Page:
Eco Friendly Cork Flooring

All flooring materials in our homes have an environmental impact during manufacture, use and disposal. Wool and nylon use lots of chemicals and energy. Typically wood flooring involves the destruction of both the trees and their habitats for other creatures.

If you are concerned about the environment then you should consider cork flooring.

Environmental Impact


Cork is harvested from the outer bark of the cork oak tree Quercus suber. After 10-12 years the bark re-grows, allowing the cork to be harvested again. This process can be repeated many times during the lifetime of the tree, making cork a renewable resource.

Carbon Sink

Harvesting the bark from a cork oak tree causes it to absorb 3 to 5 times more carbon dioxide than one that is not harvested. Over its lifetime it can absorb 700Kg of CO2.

Properties of Cork


As illustrated in the table to the right, cork is one of the most insulating building materials.

Interaction with Water

Used down the ages as a bottle stop, cork is renowned for resistance to water.

5% of cork is composed of hydrophobic seroids and 45% suberin, which ensures its impermeability to water and humidity.


Cork is composed of tiny gas-filled cushion cells lined with flexible suberin. Millions of these cells together create a substance which is highly compressible yet resilient.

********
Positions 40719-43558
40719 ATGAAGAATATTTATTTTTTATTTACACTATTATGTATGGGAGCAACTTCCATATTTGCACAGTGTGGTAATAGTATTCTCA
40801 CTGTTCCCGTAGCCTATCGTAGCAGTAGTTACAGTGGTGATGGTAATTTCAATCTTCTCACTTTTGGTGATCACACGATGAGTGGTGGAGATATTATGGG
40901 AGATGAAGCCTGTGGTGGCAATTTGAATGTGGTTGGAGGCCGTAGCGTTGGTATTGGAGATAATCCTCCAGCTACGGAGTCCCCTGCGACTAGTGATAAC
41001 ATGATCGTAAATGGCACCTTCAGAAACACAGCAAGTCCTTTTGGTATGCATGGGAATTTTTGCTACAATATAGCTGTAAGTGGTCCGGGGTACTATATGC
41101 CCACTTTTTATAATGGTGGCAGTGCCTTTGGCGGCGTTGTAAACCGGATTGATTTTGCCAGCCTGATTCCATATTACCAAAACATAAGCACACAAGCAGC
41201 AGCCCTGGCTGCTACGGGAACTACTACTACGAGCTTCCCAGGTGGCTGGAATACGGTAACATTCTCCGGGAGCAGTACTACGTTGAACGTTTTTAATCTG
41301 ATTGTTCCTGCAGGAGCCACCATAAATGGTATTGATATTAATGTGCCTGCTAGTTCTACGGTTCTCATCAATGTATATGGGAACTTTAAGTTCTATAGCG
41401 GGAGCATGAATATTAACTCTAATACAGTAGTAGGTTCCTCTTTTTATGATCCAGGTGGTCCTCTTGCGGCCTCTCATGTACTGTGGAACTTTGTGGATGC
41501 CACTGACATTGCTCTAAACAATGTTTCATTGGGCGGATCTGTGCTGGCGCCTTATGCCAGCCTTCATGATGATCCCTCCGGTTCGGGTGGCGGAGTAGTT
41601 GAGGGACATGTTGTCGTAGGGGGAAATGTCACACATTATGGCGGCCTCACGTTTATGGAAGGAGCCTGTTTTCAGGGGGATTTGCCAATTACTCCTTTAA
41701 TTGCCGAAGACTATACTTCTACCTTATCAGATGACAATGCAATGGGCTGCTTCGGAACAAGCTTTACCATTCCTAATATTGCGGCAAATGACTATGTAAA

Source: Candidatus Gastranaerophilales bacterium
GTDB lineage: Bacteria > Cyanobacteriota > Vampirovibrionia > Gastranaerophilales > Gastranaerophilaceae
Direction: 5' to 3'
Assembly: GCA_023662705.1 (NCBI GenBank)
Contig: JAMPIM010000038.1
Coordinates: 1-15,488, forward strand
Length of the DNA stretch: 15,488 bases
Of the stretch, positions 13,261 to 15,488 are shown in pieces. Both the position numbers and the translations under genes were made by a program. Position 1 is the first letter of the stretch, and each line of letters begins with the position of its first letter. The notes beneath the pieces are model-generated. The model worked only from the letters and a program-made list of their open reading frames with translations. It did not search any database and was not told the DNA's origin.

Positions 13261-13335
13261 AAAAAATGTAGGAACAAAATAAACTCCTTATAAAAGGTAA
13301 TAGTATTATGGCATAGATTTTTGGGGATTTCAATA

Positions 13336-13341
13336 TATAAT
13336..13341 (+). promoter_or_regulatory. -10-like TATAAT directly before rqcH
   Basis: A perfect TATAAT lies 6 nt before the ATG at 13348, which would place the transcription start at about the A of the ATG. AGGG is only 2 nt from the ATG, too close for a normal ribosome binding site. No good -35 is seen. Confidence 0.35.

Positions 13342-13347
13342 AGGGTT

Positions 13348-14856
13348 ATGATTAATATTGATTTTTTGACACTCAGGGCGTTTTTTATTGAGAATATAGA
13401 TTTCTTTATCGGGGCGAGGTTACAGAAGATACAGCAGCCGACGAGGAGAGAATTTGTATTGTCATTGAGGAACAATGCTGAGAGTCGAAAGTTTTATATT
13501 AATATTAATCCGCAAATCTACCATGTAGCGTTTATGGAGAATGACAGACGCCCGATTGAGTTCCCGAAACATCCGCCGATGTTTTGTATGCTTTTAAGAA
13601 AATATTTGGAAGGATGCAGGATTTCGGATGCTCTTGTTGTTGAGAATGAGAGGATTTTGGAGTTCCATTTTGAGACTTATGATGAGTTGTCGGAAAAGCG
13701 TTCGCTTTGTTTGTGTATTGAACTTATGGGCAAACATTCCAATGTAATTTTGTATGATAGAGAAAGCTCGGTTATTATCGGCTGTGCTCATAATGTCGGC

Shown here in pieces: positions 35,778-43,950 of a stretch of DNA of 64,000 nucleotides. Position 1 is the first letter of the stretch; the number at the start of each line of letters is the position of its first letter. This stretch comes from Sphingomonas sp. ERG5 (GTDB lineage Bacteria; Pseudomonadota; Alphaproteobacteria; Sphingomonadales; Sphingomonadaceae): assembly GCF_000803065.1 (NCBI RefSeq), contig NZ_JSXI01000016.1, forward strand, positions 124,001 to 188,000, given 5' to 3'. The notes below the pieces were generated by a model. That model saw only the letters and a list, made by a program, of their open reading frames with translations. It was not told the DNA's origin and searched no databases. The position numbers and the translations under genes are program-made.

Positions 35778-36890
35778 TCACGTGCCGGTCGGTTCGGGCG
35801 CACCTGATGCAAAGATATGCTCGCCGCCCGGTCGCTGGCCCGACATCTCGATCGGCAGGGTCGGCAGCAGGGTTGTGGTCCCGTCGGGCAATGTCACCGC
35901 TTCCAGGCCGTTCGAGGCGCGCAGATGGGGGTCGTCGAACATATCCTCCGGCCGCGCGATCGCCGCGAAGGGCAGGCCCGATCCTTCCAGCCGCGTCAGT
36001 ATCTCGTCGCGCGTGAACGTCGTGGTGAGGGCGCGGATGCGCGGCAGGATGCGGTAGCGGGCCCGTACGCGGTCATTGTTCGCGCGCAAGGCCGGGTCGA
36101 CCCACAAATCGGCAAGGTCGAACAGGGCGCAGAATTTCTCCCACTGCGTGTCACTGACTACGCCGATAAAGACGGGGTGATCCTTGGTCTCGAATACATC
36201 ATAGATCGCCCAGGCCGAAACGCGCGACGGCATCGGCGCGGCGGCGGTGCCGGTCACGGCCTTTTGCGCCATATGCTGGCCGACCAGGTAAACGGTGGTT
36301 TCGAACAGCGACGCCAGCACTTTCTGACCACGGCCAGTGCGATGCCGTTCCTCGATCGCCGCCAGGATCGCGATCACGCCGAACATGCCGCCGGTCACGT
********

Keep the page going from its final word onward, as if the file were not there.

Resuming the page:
Cork's flexibility and cellular structure also gives it remarkable sound-absorbing properties.

Benefits of Cork Flooring

In addition to the environmental benefits of cork, here are a few great things about cork flooring:

Warmth & Insulation

Warmer than wool, cork flooring absorbs very little heat and feels warm to the touch. Lay over a concrete subfloor to insulate from the cold.

Water Resistant

Whilst not water-proof modern cork floorings have exceptional water resistance. Unlike carpets, spills can easily be mopped up.

Sound Insulating

Like soft furnishings and curtains, cork flooring helps to absorb sound from the air. In addition, it helps to reduce sound transmission along the floor and between floors.


The cushioning nature of cork flooring is safer for children and the infirm making it popular for nurseries and homes for the elderly.

Sources of Cork Flooring





Wood Flooring

In addition to cork, its also worth considering Wood Flooring from sustainable source as an alternative. Some types of solid wood diy flooring are also very easy to install.

Certain species of wood such as acacia are farmed rather than taken from forests and re-planted.

cork tree
(W/mK) at 25°C
(mK/W) at 25°C
Felt insulation 0.0425
Fiberglass 0.0425
Softwoods e.g. pine 0.128.3
Plywood 0.137.7
Plaster Board 0.175.9
Concrete, light 0.422.4
Glass 1.050.95
Limestone 1.26 - 1.330.75 - 0.8
Concrete, stone 1.70.59
Marble 2.60.38
Granite 1.7 - 4.00.25 - 0.59
Steel 460.022
Source: EngineeringToolbox
cork bark closeup harvested cork

All images courtesy of Wikipedia